“A goal without a plan is just a wish,” said the much-loved author and pilot Antoine de Saint-Exupéry, killed nearly eighty years ago at the start of the Second World War. It’s a good and concise way to explain some of what funders do: we create plans to turn goals into achievable change, and sometimes we succeed and, if we are honest, often we fail. Change is a hard master.
In the UN’s Sustainable Development Goals (SDGs), the world is reaching towards the most ambitious set of goals ever seen. The 17 goals set out a series of targets covering social justice and economic development in all countries including health, education, environmental standards, poverty, hunger and gender equality. Governments, companies, individuals, and funders of all kinds have been urged to join this common purpose and do what we can to achieve the SDGs by 2030.
But where to start? This is a question of special relevance to philanthropy when its slim resources are compared to the seemingly intractable issues the SDGs were developed to address. To be effective in supporting change, grantmakers need to identify their leverage point: that sweet spot where, in global terms, small sums make a big difference.
Most of us assume the best way to do this is to focus on our areas of expertise, such as climate change, rural poverty or supporting children’s health, or on a geographical region that we have ties to. A quick scan of the goals will likely produce one we can legitimately focus on: job done!
But another way of thinking and practice is emerging, offering an integrated approach that engages both the grantmaking/programmatic side of a foundation and its endowment. As its point of leverage, it seeks to use philanthropy’s relatively limited resources to harness the immense power of global capital flows for progressive change.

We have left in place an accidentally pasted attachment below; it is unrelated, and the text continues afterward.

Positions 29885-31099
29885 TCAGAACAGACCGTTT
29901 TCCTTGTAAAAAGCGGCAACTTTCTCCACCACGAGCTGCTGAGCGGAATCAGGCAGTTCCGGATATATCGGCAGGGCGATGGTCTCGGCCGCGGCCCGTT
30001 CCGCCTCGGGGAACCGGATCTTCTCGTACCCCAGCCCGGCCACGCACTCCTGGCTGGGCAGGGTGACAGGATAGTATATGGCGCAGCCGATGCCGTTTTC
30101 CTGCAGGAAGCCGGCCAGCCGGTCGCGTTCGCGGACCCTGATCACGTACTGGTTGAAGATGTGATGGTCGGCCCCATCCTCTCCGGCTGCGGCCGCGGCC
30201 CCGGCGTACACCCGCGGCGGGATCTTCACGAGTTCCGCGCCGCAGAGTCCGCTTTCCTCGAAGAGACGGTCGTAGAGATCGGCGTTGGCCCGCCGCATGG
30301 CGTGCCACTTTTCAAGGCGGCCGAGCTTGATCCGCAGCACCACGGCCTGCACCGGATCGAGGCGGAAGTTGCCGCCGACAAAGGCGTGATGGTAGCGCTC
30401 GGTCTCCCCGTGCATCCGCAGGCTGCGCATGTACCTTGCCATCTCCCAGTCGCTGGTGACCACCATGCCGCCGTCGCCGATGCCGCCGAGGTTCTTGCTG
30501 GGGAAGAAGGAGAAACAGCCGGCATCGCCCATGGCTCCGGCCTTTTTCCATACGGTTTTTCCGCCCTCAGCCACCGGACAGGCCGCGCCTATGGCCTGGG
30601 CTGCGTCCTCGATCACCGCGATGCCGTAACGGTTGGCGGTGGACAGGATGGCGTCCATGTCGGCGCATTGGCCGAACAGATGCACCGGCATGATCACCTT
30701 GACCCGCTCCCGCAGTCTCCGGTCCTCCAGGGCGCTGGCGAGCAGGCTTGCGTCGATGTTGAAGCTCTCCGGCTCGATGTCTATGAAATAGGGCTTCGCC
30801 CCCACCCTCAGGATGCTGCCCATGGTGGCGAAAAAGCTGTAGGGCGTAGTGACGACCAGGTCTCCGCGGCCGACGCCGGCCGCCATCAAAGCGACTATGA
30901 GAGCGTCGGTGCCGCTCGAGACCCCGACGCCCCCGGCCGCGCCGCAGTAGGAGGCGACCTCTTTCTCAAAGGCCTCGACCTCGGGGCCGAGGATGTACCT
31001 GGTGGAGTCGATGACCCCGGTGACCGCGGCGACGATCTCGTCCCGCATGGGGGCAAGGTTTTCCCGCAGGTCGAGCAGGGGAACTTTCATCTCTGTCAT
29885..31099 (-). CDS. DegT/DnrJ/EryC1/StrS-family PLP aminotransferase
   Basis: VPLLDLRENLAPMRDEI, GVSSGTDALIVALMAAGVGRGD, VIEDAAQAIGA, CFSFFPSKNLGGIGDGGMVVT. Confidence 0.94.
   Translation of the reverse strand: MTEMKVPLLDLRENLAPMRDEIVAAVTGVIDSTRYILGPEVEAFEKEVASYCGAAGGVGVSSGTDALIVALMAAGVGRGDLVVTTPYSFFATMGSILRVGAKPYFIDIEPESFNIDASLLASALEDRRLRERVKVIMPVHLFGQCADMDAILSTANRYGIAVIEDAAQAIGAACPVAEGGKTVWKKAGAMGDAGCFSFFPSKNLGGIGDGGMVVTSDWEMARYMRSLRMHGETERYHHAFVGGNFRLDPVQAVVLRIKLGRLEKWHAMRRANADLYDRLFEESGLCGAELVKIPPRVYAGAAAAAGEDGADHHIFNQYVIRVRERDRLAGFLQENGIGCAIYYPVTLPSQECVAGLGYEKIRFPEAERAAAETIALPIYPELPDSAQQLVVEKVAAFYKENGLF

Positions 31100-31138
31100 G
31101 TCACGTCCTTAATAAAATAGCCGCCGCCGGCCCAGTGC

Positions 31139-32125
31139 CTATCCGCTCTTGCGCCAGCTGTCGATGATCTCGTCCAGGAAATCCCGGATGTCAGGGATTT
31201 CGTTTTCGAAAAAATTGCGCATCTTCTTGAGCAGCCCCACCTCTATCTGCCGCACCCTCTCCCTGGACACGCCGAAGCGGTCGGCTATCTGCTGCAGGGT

When Diana van Maasdijk and I set up Equileap two years ago, we asked ourselves whether, instead of focusing on any single SDG such as “Zero Hunger” or “Quality Education,” we might be more effective if we sought to improve outcomes for an entire marginalized population and thereby have an impact on all the SDGs rather than just one.
Diana and I have a long background in grant-making and philanthropy. She is the author of Beter Geven—a handbook for Dutch funders, and was Head of Philanthropy Advice at The Netherlands bank, ABM-Amro. I was the founding Director of the UK-based grantmaker, Sigrid Rausing Trust, and later set up and directed Ariadne – the European Network for Social Change and Human Rights Grantmakers.
Women and girls comprise the world’s largest marginalized population, and existing research tells us that improving their economic status would have an impact on nearly all of the SDGs, including Goal 13, which combats climate change. Drawdown – The Most Comprehensive Plan Ever Proposed to Reverse Global Warming, edited by Paul Hawken, confirms that educating girls, along with attaining universal access to family planning for all women in all countries, together constitute the most effective solution to reduce CO2 emissions, outweighing any single technological innovation.
We focused on economic justice for women, reasoning that this is a neglected but important lever to reduce global poverty and inequality, and that improving workplace gender equality in a global economy made sense, where millions of women are expected to transition from the informal to the formal workforce over the next 20 years. We also know that workplace inequality affects every country. This has been shown in stark relief this year with the #TimesUp and #MeToo campaigns, prompting understanding that gender violence at work is endemic in rich and poor countries alike, and the gender pay gap exists at all levels, confining women to lower earning jobs and lower pay.
To address this, we set out to rank public companies on their gender equality, not just on the relatively simple criterion of, “Does your company have a woman on the board?” We looked at everything that matters to workers and that would help bring about gender parity in the workplace.